A somber candlelit vigil to remember the victims of the mudflow that inundated Montecito on January 9 took place at the Santa Barbara Courthouse just a few minutes after search officials concluded a meeting to brief the media on the job of finding survivors. Most of them drove from Earl Warren Showgrounds to the courthouse’s Sunken Gardens, which were full to overflowing. At one point during the vigil, Congressmember Salud Carbajal enjoined the mourners to look around and observe that all the community was present, and Supervisor Das Williams — who took Carbajal’s place in the 1st District, which includes Montecito — reminded everyone that not only the rich lived there.
At Earl Warren earlier, Sheriff Bill Brown said that after 130 hours of searching for survivors, the rescue task had this morning turned into the recovery of the dead. The search and rescue groups had carefully gone through the debris field that stretched from the foothills to the ocean looking for signs or sounds of life, he explained at the 4 p.m. media conference on Sunday, and the conclusion was inevitable. Mutual aid resources continued to arrive to help, he continued, and others that were not needed were being released.
Tom Fayram of County Public Works added that of the debris basins and creeks being dug out again for the next rainstorm, the Montecito Creek Debris Basin continued to be carefully gone through by search and recovery teams. The bulldozers, Fayram said, were beginning to return the roads to two-lane passageways.
Brown acknowledged the hardship Montecito residents were going through, many having been out of their homes for nearly a week. Deputies were allowing people to retrieve personal items from their homes, he said, “but make sure it is an absolutely necessity.”
A map has also been created at the Montecito Water District (MWD) website for residents of Montecito and Summerland to determine if they are under the “boil your water” instruction, General Manager Nick Turner announced. Residents in some areas receive a bill from the City of Santa Barbara but actually receive water from MWD.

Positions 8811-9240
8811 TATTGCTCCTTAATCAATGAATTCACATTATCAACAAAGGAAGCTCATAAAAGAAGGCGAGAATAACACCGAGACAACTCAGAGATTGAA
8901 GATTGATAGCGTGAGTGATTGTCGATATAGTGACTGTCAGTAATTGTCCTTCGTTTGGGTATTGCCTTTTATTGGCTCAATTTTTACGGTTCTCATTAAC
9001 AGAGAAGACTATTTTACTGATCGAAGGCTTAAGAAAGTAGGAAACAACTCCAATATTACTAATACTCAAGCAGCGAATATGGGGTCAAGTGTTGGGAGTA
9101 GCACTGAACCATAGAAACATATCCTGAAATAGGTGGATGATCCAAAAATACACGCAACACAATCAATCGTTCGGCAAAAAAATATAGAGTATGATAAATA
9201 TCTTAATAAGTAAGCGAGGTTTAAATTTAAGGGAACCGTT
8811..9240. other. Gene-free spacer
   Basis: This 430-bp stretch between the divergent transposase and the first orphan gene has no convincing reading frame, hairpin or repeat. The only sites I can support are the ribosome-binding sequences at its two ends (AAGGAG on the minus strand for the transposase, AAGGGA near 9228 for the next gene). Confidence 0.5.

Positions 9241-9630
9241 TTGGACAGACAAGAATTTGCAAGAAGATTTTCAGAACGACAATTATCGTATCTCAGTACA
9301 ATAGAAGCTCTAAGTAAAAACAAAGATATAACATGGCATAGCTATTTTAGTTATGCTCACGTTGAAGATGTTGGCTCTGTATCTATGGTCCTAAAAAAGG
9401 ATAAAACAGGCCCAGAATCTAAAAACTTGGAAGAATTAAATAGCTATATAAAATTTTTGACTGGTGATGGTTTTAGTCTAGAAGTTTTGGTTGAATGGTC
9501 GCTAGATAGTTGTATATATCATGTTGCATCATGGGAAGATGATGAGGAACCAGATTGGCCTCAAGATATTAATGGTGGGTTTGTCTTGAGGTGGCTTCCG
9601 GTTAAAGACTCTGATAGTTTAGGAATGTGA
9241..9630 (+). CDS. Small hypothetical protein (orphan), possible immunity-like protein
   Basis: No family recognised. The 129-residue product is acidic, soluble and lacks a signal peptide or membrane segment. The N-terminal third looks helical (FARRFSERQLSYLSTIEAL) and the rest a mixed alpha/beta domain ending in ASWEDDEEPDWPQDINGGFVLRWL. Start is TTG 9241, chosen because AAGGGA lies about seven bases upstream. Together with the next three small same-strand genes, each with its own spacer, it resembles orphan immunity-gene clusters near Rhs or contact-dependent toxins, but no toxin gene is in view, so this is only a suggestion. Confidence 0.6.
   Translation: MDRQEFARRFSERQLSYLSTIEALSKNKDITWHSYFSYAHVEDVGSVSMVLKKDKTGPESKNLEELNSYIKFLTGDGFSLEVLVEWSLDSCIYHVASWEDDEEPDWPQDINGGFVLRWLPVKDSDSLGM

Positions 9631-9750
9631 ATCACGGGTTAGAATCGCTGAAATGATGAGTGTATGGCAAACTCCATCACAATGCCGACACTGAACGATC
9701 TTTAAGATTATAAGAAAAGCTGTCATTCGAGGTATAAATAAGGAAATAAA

Turner also enumerated the breaks in major water pipes and the repairs ongoing. Some of the repairs were temporary and some were permanent, but all were being done by more than 100 consultants, engineers, and repair crew members. Service to homes needed to be examined, he said, and some of the connections were under many feet of mud.
Likewise, Jimmie Cho, a senior vice president with the Southern California Gas Company, said crews needed to get in touch with homeowners to restore service. He asked people to register at “My Account” on the SoCalGas website to get their gas turned back on once allowed back into town.
Progress was being made on digging Highway 101 out from under the mud, said Jim Shivers, Caltrans District 5 spokesperson, and the streams of water had abated. About 125 feet of the northbound lanes were now visible, and about 90 feet of the southbound. Caltrans should have a better idea by late Monday of when the work will be completed, he said.
The Family Assistance Center at First Presbyterian Church will stay in business there through Tuesday, announced Suzanne Grimmesey with County Behavioral Wellness, and then it will move to Calvary Chapel at 1 North Calle César Chávez on Wednesday. There, childcare and Spanish translation services will be added to the resources and services currently available, from permit planning to loss of employment. The one-stop center for Thomas Fire and mudflow information can be reached at (833) 688-5551.
The next community update takes place on Tuesday, January 16, after the Martin Luther King Jr. holiday. The community meeting will be held at La Cumbre Junior High School (2255 Modoc Rd.) at 4 p.m.
Editor’s Note: This story was corrected on January 15 as to the length of Highway 101 freed of mud and direction.